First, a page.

August 12, 2010
Who will turn the tide in D.C.?
Last night's Washington, D.C. mayoral candidate forum on HIV/AIDS was a success in terms of numbers -- nearly 100 people filled a hall in the city's historic Eastern Market to press would-be mayors on AIDS issues. But the audience left without hearing any concrete solutions to the city's immense HIV/AIDS epidemic.
Sadly, no one in D.C. was surprised. It's been nearly a year and a half since the city's HIV/AIDS office released an epidemiology report that placed the District's prevalence rate as the worst in the nation. But so far, no politicians -- past, present or future -- have made an aggressive attack on the problem a top priority.
To their credit, four of the five major candidates did show up, crowding a tiny stage to answer questions volleyed by an audience of AIDS advocates, service providers and HIV-positive individuals. In some ways, the cards are stacked: Many of the audience members deal with with the intricacies of HIV/AIDS in the city every day. The politicians, however, are simply that -- politicians who must be knowledgeable about a range of issues. The fact that they even attended demonstrates that they'd hope to make HIV/AIDS a priority. (Mayor Adrian Fenty did indeed skip out.) All four in attendance have pledged to create a comprehensive HIV/AIDS strategy for the city.
But in Washington, D.C., simply showing up isn't enough. The District -- where the HIV prevalence rate is significantly higher than those of Haiti, Ghana and Ethiopia -- is in desperate need of a leader with in-depth knowledge of the way community conditions propagate the spread of HIV.
In response to a question about the recently released National HIV/AIDS Strategy, candidate Ernest Johnson admitted that he wasn't aware such a plan existed. Leo Alexander did propose some ideas. The problem is that they were completely unrealistic, said Christine Campbell, Housing Works vice president of national organizing and one of the forum's moderators.
(One idea: Implement universal testing at the Department of Motor Vehicles and then label licenses by HIV status. Another: Provide $15 million to end housing wait lists in D.C. "Where in the world are you going to get that money?" said Campbell. "These are pie-in-the sky ideas.") Sulaimon Brown was also in attendance.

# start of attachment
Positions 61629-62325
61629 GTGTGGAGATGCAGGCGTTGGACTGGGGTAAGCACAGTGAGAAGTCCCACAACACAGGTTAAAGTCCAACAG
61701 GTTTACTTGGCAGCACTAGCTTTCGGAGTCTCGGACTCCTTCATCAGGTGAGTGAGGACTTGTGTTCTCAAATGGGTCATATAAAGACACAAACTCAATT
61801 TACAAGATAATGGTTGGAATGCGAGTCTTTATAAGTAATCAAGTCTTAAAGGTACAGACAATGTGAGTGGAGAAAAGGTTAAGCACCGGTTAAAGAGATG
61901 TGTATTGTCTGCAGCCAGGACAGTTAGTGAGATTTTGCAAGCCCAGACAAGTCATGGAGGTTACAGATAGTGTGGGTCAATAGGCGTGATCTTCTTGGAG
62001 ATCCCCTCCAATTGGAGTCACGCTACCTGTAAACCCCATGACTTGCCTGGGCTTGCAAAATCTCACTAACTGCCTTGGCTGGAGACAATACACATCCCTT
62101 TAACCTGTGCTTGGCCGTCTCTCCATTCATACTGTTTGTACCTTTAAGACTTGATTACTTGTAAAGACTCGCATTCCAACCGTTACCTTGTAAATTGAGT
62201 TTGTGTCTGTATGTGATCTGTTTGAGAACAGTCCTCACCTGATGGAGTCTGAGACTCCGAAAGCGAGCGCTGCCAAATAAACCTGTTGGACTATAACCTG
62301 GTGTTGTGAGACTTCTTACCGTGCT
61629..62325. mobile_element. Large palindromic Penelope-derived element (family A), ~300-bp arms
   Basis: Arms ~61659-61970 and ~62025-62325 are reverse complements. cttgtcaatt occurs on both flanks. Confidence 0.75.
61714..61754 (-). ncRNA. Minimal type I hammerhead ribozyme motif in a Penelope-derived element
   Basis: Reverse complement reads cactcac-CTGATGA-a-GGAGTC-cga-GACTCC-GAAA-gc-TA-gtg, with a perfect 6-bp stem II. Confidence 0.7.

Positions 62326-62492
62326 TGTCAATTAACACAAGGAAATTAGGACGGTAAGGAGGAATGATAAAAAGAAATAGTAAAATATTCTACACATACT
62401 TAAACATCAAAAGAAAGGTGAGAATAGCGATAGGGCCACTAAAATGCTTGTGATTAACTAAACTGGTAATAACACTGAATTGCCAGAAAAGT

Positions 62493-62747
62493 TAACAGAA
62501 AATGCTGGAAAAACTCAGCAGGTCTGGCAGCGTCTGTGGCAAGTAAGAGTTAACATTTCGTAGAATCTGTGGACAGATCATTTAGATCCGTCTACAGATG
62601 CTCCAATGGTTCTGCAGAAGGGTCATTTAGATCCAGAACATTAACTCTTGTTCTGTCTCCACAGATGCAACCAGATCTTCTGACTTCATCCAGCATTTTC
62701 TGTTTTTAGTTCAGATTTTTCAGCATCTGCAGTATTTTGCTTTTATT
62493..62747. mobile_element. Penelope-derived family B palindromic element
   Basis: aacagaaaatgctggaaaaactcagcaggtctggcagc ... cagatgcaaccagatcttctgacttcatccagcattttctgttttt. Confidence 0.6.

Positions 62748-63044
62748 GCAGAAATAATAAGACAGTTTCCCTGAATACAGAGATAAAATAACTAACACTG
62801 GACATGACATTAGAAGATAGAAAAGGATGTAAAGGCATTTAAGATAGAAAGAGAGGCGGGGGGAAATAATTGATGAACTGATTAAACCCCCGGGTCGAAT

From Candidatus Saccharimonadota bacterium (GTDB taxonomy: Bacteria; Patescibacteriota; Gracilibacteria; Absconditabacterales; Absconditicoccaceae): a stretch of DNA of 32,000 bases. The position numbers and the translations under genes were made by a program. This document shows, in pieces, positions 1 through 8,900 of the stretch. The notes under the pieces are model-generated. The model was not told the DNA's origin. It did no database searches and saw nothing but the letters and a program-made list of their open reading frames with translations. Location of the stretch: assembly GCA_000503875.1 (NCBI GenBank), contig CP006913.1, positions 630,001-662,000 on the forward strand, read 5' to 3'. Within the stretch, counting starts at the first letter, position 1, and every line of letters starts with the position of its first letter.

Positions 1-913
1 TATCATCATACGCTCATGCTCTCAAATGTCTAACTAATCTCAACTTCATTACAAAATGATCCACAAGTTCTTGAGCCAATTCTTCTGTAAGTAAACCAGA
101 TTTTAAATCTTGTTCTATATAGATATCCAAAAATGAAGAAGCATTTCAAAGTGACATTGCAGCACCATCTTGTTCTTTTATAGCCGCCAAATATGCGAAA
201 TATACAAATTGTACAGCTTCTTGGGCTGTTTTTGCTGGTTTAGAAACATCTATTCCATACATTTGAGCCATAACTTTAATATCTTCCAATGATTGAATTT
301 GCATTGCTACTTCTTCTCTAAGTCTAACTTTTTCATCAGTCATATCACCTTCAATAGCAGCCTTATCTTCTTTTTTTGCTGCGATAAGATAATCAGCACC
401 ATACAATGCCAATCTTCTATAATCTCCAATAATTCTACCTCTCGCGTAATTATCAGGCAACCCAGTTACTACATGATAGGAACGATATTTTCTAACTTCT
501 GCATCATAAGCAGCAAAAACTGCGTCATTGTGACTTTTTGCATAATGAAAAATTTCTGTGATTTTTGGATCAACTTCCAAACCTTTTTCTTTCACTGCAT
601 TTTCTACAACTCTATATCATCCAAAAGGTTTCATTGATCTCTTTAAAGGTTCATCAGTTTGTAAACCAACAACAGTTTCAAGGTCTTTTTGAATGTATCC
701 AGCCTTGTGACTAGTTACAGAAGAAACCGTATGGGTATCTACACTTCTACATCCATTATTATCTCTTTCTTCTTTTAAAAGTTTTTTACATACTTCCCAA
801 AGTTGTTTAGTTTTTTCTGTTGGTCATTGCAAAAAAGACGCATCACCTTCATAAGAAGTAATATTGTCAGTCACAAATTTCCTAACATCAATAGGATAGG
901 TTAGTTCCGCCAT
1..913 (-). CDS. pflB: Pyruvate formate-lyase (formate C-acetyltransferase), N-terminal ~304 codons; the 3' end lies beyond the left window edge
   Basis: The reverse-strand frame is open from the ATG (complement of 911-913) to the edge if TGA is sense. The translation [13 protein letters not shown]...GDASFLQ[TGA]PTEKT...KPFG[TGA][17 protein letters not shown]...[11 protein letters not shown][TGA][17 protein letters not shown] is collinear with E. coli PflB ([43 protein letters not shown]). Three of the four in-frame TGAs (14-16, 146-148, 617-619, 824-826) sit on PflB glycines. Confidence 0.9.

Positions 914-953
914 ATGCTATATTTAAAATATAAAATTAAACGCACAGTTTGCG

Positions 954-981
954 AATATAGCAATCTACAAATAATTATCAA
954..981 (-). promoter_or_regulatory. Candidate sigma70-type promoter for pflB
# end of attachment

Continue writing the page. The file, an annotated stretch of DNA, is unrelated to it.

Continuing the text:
Next to Fenty, Vincent Gray, the current council chairman, has perhaps the deepest résumé when it comes to HIV/AIDS in the city. During his first term on the council he spearheaded the Effi Barry HIV/AIDS initiative, which provides grants to organizations that want to integrate HIV/AIDS programming into their activities. He's also the former director of Covenant House, a privately-funded agency that provides food, shelter and crisis care to homeless (and sometimes HIV-positive) youth.
If anything, the forum served to educate voters about what the candidates do (and don't) know about the crisis in their own neighborhood. Advocates plan to challenge the candidates to explain exactly how they'll expand needle exchange programs, promote condom use, eliminate housing wait lists, create a concrete comprehensive sex education curriculum, increase testing and chip away at the crisis ravaging our nation's capital.
"I honestly didn't expect any of these guys to be the expert on the issues," said Larry Bryant, Housing Works national organizing coordinator. "But what I did want to hear is: Who has a comprehensive understanding of this epidemic as a community problem? I wanted to know, who understands that we need to examine the community problems that we have here in D.C. -- that means homelessness, and poverty and other disparities -- in order to address HIV? And really, none any of them put that together."
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